I grew up in the Midwest, and mainly trusted that my interactions with people were on the level, open. I was the kind of person who smiled and said hello on the street. My last seven years were spent in Ann Arbor, and with all my jobs in multiple dormitories and businesses, my classes and writing for the student paper, I knew thousands of the people I would pass on the street each day. I rarely walked across the campus without renewing a friendship or acquaintance. There were also thousands more people that I sort of knew, that I recognized from a common class, or experience, but couldn’t quite place. It seemed that the faces of strangers were equally open to me: the smile when someone recognized your own friendly face, the little frowns as we waited in line, the excitement at a concert or movie. The combined energy we get from these faces makes us feel more at home, more at peace and joy in our world.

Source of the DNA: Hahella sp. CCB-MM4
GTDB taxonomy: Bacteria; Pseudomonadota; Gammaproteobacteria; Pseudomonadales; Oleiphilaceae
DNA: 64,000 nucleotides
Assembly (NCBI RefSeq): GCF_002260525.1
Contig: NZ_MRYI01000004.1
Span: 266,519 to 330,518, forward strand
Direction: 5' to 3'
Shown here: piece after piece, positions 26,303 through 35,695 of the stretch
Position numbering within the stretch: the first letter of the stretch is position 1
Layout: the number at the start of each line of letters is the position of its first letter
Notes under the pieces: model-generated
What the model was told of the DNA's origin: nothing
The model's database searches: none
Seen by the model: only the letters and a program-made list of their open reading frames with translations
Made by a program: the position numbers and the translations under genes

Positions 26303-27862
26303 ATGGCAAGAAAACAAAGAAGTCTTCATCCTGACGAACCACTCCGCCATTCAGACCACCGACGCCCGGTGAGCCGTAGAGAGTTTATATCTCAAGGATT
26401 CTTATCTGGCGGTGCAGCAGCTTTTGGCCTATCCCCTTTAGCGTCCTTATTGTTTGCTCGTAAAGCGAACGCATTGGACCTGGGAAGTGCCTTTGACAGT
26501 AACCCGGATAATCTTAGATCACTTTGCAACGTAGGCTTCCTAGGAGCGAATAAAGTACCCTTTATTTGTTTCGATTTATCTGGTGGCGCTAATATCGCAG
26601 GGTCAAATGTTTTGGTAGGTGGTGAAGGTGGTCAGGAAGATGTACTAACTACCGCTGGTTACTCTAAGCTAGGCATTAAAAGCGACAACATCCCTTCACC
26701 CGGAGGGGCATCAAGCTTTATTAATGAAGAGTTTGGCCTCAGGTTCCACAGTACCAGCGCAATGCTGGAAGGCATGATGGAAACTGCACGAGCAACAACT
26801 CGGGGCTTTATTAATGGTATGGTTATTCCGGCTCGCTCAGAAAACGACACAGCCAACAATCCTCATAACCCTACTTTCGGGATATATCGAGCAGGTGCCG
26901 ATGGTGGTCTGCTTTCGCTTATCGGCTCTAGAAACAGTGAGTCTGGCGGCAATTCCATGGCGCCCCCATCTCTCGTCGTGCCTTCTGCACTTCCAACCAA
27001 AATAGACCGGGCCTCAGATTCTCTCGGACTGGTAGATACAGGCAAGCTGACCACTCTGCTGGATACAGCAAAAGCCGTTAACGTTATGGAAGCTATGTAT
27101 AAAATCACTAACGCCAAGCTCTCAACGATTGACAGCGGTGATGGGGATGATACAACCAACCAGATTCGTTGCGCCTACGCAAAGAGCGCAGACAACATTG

When I moved to New York City after school, I was somewhat shocked by how withdrawn people were, how isolating their manner. It was the late ‘70’s, so New York City was going through one of its higher crime phases. I knew I wasn’t in Ohio anymore, but it still seemed strange to me how people would not meet your eyes, how they hurried past. If I tried interacting in a friendly way, people would brush me off and move forward. Quickly.

In late 1979, I flew to L.A. with a close friend and his wife as we were being transferred to the L.A. office of our firm. We were wild with the enthusiasm of our new venture, telling each other excitedly about how someone had smiled at us, or said hello, or please—all courtesies we thought we’d never see again. And we were still in LAX! I would go on to realize that smiles in L.A. were a lot more superficial than they were in the Midwest, but I have always thought that dishonest pleasantries were better than open and honest fear and contempt.